Trust Me, You Want to Watch This: Eldorado Trailer

How I missed this in my reader on Wednesday is anyone’s guess. It probably has something to do with the fact that Todd’s post has an incredibly long title and I’m too lazy and have far too much to get through, so I just skipped over it. But how would you like to see David Carradine again in what is surely his last on-screen hoorah? Me too.

Add to Carradine some Rodriguez/Tarantino regulars, Darryl Hannah, Michael Madsen, Tom Savini, Lapidus, Ivan Drago’s wife and about three “holy shit” casting decisions: Sylvester McCoy (the seventh doctor for you kids), Peter O’Toole (yes, Peter fucking O’Toole) and the icing on this proverbial cake? Ladies and gentlemen, Steve Guttenberg. Drop all this amazingness into a movie musical about wild west hillbillies, Nazi strippers, zombies, the “Jews” brothers and whole slew of carnage violence, comedy and mayhem and I’m actually surprised that this film actually exists. But apparently it does!

This is a live action 3D comedy/horror/musical/road movie and is the first ever British movie to be shot in 3D.

After wrongly being sent to a Neo Nazi fund raiser instead of the stripper, Blues Brothers tribute band ‘The Jews Brothers’, Stan and Ollie get offered a gig in El Dorado to make amends for a gig gone sour.

At the very same time Jessica a beautiful but despondent wife is on the run with a million dollars from her cheating husband’s night club.

All roads lead to Eldorado, these lives intersect and at this point it means trouble. While these small lives revolve around each other a bigger power is controlling the action to make their visit to this town one they will never forget.

It’s Eldorado’s 200th anniversary, the townsfolk are hungry to celebrate, which does prove unfortunate to the tourists who come to visit and find that they are the dish of the day.

A parody of films including THE BLUES BROTHERS, SWEENEY TODD and LITTLE SHOP OF HORRORS, ELDORADO is more than just bad table manners and a little light music, it becomes a way of life.

 
I think I’m willing to break my no 3D rule for this one. Check out the trailer under the seats and thank again to Twitch for the linkage.

 

Friday One Sheet: Rubber

 
 

Very classy and very nice. Except for that Tagline, ugh. Nevertheless, the featured tire on an angle with an eye does a nice (if maybe a tad obvious) job of underscoring both the ‘psychic’ nature of the the radial, but more importantly, the ‘watching,’ as the film (Kurt’s Review) is very much about how and why we watch these sorts of high-concept B-films. I’d love to see this hanging in the lobby of my local multiplex, if only to see the perplexed looks on the regular cinema-goers (the same perplexed looks the film is probably going to get from many viewers.)
 

First Look: Andrew Garfield as Spider-Man

Andrew Garfield is a hell of a talent. When I first saw John Crowley’s fantastic Boy A back in 2007, I had a feeling we would be seeing plenty of this guy in the future, and while it took a couple more years, his career has ignited as of late. First, his Golden Globe nominated role in The Social Network, then his highly praised work in the adaptation of Never Let Me Go, and finally, to top it all off, he snagged the much coveted, movie star making role of Peter Parker in Marc Webb’s upcoming Spider-Man reboot.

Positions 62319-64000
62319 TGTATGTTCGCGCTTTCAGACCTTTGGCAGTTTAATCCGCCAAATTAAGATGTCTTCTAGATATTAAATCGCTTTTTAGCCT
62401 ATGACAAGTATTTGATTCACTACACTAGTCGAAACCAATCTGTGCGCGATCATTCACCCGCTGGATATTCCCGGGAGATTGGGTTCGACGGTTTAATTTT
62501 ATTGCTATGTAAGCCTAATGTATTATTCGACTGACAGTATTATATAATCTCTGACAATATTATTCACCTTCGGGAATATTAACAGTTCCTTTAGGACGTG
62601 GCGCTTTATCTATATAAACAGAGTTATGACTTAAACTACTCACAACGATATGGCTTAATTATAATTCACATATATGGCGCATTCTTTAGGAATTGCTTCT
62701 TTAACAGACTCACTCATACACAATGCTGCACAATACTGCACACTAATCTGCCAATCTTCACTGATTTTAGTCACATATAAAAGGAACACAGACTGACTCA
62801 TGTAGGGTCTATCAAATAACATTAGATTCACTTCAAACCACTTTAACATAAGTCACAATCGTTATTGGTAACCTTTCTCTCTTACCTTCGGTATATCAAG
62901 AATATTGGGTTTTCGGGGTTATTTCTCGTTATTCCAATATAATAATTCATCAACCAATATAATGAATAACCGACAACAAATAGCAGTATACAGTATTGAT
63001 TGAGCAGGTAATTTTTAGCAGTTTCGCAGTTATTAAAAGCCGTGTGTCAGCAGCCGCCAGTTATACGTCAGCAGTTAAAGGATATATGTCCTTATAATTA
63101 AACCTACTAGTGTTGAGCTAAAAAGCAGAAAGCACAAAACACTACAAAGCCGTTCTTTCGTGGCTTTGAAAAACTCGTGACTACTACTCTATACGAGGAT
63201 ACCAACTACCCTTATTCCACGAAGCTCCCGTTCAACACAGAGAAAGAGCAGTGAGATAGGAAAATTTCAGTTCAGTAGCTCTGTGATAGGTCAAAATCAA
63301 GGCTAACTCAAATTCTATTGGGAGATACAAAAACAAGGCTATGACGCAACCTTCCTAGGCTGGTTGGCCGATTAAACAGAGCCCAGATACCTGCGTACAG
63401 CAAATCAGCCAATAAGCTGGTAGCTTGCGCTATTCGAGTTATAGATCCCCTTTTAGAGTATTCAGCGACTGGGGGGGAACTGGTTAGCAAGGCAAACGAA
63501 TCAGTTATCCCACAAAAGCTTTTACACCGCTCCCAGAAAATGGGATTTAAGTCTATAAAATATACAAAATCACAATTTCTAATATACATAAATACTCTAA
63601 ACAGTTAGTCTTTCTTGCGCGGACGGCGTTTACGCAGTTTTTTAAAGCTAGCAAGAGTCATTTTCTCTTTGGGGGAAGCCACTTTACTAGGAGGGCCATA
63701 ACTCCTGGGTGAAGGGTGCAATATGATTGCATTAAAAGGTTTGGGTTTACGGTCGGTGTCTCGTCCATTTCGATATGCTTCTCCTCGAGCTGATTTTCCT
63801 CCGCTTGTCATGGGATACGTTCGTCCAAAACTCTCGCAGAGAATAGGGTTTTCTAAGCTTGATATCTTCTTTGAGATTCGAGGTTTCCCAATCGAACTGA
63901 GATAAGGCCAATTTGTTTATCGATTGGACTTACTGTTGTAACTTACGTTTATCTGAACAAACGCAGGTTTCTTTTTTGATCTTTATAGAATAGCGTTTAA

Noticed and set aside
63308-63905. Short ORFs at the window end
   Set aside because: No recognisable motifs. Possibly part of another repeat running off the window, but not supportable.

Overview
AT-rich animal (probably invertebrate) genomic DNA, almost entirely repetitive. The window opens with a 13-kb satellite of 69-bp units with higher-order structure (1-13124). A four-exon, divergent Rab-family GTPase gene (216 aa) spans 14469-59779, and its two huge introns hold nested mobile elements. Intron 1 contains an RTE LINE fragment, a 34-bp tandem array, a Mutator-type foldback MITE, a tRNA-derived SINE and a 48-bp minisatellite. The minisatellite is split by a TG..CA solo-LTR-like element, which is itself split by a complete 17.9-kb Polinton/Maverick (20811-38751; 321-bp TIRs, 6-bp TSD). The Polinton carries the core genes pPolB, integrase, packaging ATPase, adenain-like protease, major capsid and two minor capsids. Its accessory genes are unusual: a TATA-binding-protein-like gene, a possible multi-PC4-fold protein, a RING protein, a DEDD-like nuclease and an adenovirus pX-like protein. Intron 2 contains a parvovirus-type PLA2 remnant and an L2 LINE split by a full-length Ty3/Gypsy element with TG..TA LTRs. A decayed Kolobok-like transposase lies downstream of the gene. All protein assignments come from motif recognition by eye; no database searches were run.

One can’t help but be at least mildly interested in this, with the highly talented Webb behind the camera directing all of this talent in front of it – Andrew Garfield as good ol’ Pete, Emma Stone as love-interest Gwen Stacy, Martin Sheen as Ben Parker, Sally Field as May Parker, Rhys Ifans as Curt Connors, Denis Leary as George Stacy. The cast is not too shabby.

Now, we get our very first look at Garfield in the costume and the changes are quite noticeable – and if you take a close look, that looks like some web shooters on Spidey’s wrists. Despite my constant reassurances that I am not interested in this, the child in my can’t help but wonder if this might turn out to be a whole lot of fun… and most importantly, cleanse that bitter taste that Raimi’s Spider-Man 3 left in my mouth.

Be sure to leave your thoughts on this entire reboot in the comments. We are interested to hear what you have to say.

Mamo #188: The Green Mamo

The first big movie of 2011 is the long-in-development, big-in-hype, one-of-two-superhero-movies-with-“green”-in-the-title, Green Hornet. Hot off a preview screening at Yonge and Eglinton in Toronto, how did the boys from Mamo fare with the boys from Hornet? And who’s the sidekick on this show, anyway?

To download this podcast use this URL: http://rowthree.com/audio/mamo/mamo188.mp3

 

Best of 2010: The Posters

The end of the year is always enjoyable to me because it finally feels like the right time to make lists, and I LOVE making lists. So forgive me if I indulge in at least one more before get too far into 2011. It may be the last, but I’m not promising anything! The poster is usually the first piece of marketing released for a film, the first thing that’s supposed to generate interest in an upcoming film. Too many posters resort to selling a film based purely on floaty-headed stars, but the ones that do something more, that manage to encapsulate the film in a single image or composite of images or are beautiful and evocative on their own, become something more than simply marketing. Here are some posters for 2010 films that particularly stood out. Click any image to see a larger version of the poster.